Events that did not go as planned
Event planning is not easy. There are so many variables that can go wrong that you’re never quite on top of things, no matter how organised you are. Throw thousands of attendees into the mix, and these events are often a disaster waiting to happen.
Unfortunately accidents/mistakes do happen, and looking back in hindsight from the safety of my desk, they all looked avoidable. Let’s take a look at five events that did not go as planned.
Blueprint Festival 2009
There are two men in Queensland with a long-lasting king-sized headache and over-sized debt, still wandering what they did wrong. The answer is: just about everything.
Back in 2009 these guys thought they were onto a good thing when they organised the Blueprint Music Festival. How hard can it be, they might have asked. History will show that’s it not easy.
The festival should have been a breeze, a cash cow, a money spinner, which should have left the two men flush with cash and success. But it was an unmitigated disaster, with the festival not running at all to plan. Many bands did not pitch up due to poor communication, which is only slightly forgivable. What festival goers could not forgive though was when the venue ran out of beer on the first day.
However, the biggest disaster was for the organisers, the Gray Brothers, who clearly underestimated the expense of running such a large event. They ran up debts of more than $500 000, had their cars repossessed, and had to declare bankruptcy. They since ran away to Queensland to lick their wounds and ask themselves what went wrong? At least no one died.
Stage Collapses at Big Valley Jamboree
The Big Valley Jamboree is a well-known Canadian country music festival. In August 2009, a strong gust of wind during a major storm managed to collapse the main stage resulting in the death of one person by a falling speaker, and approximately 60 injuries.
The question begs itself: how can a wind storm knock down a stage? The answer was probably by outsourcing its construction to the lowest bidder, but we are not sure. There were lawsuits and allegations aplenty afterwards, most of them against the three organising companies.
What was impressive though was that despite fleeing the scene as the stage collapsed, many spectators returned to help the injured shortly afterwards.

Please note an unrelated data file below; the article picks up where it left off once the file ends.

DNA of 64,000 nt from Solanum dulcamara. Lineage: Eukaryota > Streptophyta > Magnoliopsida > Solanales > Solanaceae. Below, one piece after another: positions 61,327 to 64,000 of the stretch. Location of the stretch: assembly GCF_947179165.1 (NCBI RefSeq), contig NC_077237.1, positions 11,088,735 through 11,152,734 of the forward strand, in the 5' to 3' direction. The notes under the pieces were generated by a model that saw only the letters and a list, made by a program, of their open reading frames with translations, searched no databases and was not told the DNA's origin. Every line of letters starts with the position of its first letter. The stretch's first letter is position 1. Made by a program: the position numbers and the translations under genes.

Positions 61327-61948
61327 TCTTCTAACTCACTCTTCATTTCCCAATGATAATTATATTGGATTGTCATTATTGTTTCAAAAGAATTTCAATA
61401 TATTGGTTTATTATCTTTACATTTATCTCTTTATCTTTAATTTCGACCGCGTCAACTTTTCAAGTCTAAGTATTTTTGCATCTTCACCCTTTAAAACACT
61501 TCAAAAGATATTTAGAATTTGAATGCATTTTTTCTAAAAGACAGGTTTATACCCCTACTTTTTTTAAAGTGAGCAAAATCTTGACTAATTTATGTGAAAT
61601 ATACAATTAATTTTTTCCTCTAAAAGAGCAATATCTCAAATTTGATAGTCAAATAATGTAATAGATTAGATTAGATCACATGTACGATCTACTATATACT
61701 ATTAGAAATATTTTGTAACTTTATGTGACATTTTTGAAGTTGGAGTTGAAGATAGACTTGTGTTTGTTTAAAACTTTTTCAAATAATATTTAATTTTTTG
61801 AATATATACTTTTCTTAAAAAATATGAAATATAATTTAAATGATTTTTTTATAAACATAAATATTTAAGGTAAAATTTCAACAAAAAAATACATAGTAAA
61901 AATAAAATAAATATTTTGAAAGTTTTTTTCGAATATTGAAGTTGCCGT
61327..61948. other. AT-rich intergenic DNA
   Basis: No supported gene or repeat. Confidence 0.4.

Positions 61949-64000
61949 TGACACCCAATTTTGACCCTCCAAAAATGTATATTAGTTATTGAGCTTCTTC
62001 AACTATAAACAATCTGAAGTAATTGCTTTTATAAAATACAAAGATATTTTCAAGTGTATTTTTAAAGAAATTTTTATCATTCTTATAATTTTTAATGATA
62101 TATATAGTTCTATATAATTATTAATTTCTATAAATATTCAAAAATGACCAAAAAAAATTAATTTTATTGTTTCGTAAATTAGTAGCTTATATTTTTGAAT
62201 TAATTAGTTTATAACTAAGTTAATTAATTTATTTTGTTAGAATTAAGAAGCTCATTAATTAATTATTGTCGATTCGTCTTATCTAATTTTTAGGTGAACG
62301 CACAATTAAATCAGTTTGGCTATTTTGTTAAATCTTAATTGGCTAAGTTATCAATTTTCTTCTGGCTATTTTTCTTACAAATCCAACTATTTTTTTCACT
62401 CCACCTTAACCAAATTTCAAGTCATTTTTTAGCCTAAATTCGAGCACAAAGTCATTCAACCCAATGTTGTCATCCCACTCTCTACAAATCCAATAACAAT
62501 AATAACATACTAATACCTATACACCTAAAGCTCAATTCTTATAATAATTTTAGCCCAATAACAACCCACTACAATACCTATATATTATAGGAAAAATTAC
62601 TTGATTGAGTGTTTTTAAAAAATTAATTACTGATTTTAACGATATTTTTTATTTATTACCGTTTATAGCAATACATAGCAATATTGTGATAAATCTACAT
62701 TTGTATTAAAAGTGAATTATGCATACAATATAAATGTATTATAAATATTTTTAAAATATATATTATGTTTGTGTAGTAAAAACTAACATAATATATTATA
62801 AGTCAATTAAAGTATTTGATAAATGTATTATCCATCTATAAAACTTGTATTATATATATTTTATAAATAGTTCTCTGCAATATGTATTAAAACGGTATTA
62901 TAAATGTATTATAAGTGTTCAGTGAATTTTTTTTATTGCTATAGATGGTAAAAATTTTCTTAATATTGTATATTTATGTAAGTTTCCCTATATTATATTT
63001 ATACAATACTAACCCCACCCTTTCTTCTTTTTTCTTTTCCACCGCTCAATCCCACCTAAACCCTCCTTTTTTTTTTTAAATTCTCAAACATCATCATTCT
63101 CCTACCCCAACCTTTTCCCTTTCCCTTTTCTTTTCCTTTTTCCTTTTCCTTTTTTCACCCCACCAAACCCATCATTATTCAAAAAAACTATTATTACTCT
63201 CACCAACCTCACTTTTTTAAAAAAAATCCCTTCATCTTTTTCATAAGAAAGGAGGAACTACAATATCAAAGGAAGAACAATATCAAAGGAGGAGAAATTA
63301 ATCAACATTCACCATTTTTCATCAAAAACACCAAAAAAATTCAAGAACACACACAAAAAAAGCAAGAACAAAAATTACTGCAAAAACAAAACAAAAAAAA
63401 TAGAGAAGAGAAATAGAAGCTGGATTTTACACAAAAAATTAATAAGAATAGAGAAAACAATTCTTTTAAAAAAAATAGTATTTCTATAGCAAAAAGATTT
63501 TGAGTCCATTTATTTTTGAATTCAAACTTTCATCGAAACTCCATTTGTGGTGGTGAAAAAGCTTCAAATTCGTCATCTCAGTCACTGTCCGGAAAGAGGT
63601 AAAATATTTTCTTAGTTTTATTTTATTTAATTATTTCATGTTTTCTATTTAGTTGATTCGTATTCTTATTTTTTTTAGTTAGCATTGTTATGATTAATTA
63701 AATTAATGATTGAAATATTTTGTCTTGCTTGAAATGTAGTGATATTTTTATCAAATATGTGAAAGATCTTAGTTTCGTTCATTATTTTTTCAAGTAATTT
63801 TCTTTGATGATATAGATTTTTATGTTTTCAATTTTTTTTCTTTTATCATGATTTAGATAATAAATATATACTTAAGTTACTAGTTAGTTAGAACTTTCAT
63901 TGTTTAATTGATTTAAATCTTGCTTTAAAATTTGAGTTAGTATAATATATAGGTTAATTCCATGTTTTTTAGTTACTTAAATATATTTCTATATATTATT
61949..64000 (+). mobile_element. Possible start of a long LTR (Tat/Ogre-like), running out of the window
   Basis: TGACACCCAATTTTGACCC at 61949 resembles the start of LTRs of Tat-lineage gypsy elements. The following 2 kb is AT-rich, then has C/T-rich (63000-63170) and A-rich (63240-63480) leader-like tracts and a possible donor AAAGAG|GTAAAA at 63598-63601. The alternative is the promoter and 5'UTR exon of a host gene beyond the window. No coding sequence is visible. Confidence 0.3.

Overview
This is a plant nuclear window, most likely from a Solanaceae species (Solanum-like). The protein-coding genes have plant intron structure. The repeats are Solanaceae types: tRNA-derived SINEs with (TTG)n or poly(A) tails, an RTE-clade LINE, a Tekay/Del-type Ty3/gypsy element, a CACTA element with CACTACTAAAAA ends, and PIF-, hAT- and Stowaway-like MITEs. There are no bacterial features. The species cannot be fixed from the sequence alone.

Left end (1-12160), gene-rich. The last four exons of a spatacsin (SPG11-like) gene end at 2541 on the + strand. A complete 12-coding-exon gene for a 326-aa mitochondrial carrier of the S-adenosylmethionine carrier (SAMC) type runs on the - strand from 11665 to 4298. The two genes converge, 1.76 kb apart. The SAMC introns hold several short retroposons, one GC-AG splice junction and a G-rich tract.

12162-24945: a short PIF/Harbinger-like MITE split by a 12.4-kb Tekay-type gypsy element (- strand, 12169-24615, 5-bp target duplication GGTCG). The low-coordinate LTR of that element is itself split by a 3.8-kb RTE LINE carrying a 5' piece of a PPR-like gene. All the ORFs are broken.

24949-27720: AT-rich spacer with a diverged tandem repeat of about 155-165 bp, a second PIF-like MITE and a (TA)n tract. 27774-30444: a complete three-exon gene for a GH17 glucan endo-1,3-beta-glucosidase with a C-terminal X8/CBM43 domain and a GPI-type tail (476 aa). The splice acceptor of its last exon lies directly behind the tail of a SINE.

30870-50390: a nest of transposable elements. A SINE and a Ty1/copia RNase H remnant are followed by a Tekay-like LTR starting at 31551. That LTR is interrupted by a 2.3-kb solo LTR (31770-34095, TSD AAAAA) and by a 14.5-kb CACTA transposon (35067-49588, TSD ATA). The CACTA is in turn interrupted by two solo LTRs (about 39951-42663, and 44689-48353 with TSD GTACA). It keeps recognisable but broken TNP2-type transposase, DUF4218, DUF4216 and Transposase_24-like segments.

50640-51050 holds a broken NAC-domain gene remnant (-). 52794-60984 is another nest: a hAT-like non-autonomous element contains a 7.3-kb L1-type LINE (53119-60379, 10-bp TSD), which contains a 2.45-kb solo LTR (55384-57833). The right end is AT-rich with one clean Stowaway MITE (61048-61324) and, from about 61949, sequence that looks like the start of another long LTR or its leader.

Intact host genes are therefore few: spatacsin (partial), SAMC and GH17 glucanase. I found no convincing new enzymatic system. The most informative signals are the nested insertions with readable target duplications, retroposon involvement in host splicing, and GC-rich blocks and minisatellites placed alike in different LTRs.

The Heysel Stadium disaster
The European Cup Final, today known as the Champions League Final, is one of the biggest matches of the season in European football. On 29 May, 1985 Italian giants Juventus were set to take on English kingpins (at the time) Liverpool, in an eagerly awaited final. The venue was the Heysel Stadium in Brussels, Belgium.
At these games rival fans are always separated, but about an hour before kick-off, Liverpool fans breached the fence that separated the two sets of supporters. Many fled the scene but were blocked by a retaining wall, which eventually collapsed in the resulting chaos. All in all 39 fans, most of them Italians, died that night. The game went on in order to prevent further tragedy.
The aftermath resulted in all English football clubs being banned by UEFA from all European competitions indefinitely, it was lifted in 1991, and 14 Liverpool fans were tried and found guilty of manslaughter. They each received 3-year prison sentences.
Bridge collapse at Maccabi games – Israel 1997
The Maccabi games is held every four years in Israel, and is a festive sporting occasion for Jewish athletes from around the world. Things could not have got off to a worst start at the 1997 games. As the athletes were marching across a bridge that led into the stadium for the traditional march-past, the bridge collapsed, plunging the Australian athletes into the Hayarkon River, which is renowned for its toxic water.
Four people died and more than 70 sustained injuries. The Israeli courts found five men guilty of criminal negligence but many people were angry that the chairman of the organising committee of those games, Yoram Eyal, got off scot-free.
The one common denominator amongst most of these disasters is that they could all have been prevented. In the Aussie music festival, people went thirsty but at least no one died. Sure, some wanted to when they found out there was no beer left, but no harm done.
The rest you can put down to insufficient planning and not enough care taken to prevent avoidable occurrences. In addition, the outsourcing of critical parts of an event to the lowest bidder in order to maximise profits has often led to tragedy.
If you want your event to go off without a hitch contact the professionals who have all the expertise and experience necessary to carry out what is required and ensure everything goes safely to plan.